The Federal Trade Commission has settled a complaint against a set of California-based defendants whose telemarketers and promotional brochures allegedly misled hundreds of consumers about their ability to make big money by speculating on foreign currency prices. The Commission also charged the defendants with making a variety of other misrepresentations, including how and when investors could access their money, and that the defendants would not make money unless the investors did. The stipulated court order settling the FTC’s complaint bars the defendant from making any of the false claims put forward in their telemarketing and written promotional pitches.
The stipulated order announced today settles the Commission’s charges against the following defendants: Michael Zelener, individually and as an officer or director of corporate defendants Amgine Corp., a Nevada corporation doing business as (dba) British Capital Group (BCG); and Markham & Co., a Nevada corporation dba British Capital Group Ltd. Neither of the corporate defendants are currently in business, having been shut down as a result of a lawsuit filed by the Commodities Futures Trading Commission (CFTC) in June 2003.
According to the FTC, BCG used telemarketing boiler-rooms staffed by associates Zelener hired to cold-call potential investors. Investors were solicited to open trading accounts at AlaronFX (AFX), a subsidiary of a large currency trading company in Chicago, that is not named in the Commission action. BCG’s telemarketers allegedly told consumers that they could make money by speculating on the movement of foreign currency prices, so-called “forex” transactions, in which foreign currency contracts are traded over-the-counter. However, most of the customers BCG’s telemarketers called were unsophisticated investors who were not familiar with forex transactions. Also, they were retail investors, unlike most forex investors who trade in foreign currencies to balance the risks associated with their other investments or to cover other foreign currency trades.
During the solicitations, the FTC’s complaint states, the defendants’ telemarketers made a range of misrepresentations, as detailed below. The Commission also alleges that once the telemarketers identified consumers who were interested in BCG’s solicitations, Zelener sent the potential investors information packages that also contained misinformation, including statements such as: “[Accounts] professionally managed 24 hours a day” and “traders and analysts professionally supervise the . . . account program on a 24 hour basis.” The promotional materials also falsely stated that investors would receive monthly statements showing profits and losses, and that accounts “have a high degree of liquidity,” with funds “available to the client on 48 hours notice.” Finally, the FTC alleges that while BCG told investors it would make no money unless they did, the company was paid by AFX for every trade it solicited – for a total of $1.4 million, while at the same time its customers lost more than $1.46 million.
The Commission’s complaint contains two counts. The first alleges that the defendants made seven misrepresentations, each of which violated the FTC Act. The second alleges that five of these misrepresentations also violated the FTC’s Telemarketing Sales Rule (TSR). The seven alleged misrepresentations include the following: 1) that investors would make at least 10 percent profit per month; 2) that only 20 percent of the investor’s equity would be used for trading; 3) that investors would be notified if their accounts fell below a certain percentage equity; 4) that investors would have 24-hour access to their accounts; 5) that investors would receive monthly statements; 6) that investors could recover their balances quickly; and 7) that the defendants would not make money unless the investors made money.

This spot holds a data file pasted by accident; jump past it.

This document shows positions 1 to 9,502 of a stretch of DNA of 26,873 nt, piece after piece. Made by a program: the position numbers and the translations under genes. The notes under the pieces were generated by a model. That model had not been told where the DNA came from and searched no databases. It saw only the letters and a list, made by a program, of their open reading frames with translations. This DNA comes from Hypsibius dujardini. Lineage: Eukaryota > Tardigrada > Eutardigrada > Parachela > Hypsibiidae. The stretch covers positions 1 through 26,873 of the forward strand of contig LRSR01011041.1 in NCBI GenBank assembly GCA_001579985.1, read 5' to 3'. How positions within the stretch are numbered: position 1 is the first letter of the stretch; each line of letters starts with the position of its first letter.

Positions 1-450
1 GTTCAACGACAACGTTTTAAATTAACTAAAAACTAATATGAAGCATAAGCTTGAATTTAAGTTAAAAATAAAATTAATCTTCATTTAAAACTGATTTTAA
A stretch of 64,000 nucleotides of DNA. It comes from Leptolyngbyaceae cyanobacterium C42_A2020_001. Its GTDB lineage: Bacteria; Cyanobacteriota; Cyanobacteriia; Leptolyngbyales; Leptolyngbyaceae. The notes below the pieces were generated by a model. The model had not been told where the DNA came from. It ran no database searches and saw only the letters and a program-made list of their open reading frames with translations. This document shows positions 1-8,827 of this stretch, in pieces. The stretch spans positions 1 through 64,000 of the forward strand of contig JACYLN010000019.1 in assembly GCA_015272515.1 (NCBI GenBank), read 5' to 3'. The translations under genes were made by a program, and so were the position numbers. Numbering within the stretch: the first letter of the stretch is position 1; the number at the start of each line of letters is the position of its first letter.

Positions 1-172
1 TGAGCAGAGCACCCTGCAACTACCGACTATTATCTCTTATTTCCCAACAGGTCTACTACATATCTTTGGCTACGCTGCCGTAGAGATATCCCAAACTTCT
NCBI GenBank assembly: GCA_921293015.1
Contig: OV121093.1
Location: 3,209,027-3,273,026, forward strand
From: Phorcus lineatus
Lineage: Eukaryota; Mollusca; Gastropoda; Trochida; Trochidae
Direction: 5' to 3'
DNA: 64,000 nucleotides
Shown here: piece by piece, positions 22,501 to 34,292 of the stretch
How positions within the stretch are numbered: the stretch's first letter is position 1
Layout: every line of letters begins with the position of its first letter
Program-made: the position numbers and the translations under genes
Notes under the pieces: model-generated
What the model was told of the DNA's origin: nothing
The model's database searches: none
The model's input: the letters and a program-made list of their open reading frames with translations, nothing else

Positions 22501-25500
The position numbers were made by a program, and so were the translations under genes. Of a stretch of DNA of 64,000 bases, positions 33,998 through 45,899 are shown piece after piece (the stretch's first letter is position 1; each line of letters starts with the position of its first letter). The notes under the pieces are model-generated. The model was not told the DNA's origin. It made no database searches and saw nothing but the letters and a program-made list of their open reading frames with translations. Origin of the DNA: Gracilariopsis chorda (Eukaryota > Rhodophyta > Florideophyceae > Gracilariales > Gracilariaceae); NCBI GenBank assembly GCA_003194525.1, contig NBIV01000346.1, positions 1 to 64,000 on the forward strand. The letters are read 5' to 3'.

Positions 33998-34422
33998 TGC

The consent order announced today bars the defendants from making any of the misrepresentations alleged in the FTC’s complaint, and more generally from violating the FTC Act or the TSR in the future. It also contains specific reporting and compliance requirements that will allow the Commission ensure the defendants meet the conditions of the order.
The Commission vote to approve the complaint and consent order was 5-0. The FTC filed the complaint and consent in the U.S. District Court for the Northern District of Illinois, Eastern Division, on May 9, 2005, and was entered by the court on May 10, 2005. The FTC gratefully acknowledges the support of the CFTC in investigating this matter.
NOTE: Stipulated final judgments and orders are for settlement purposes only and do not constitute an admission by the defendant of a law violation. Consent judgments have the force of law when signed by the judge.
Copies of the complaint and stipulated final order are available from the FTC’s Web site at http://www.ftc.gov and also from the FTC’s Consumer Response Center, Room 130, 600 Pennsylvania Avenue, N.W., Washington, DC 20580. The FTC works for
the consumer to prevent fraudulent, deceptive, and unfair business practices in the marketplace and to provide information to help consumers spot, stop, and avoid them. To file a complaint in English or Spanish (bilingual counselors are available to take complaints), or to get free information on any of 150 consumer topics, call toll-free, 1-877-FTC-HELP (1-877-382-4357), or use the complaint form at http://www.ftc.gov. The FTC enters Internet, telemarketing, identity theft, and other fraud-related complaints into Consumer Sentinel, a secure, online database available to hundreds of civil and criminal law enforcement agencies in the U.S. and abroad.
(FTC File No. 042-3018)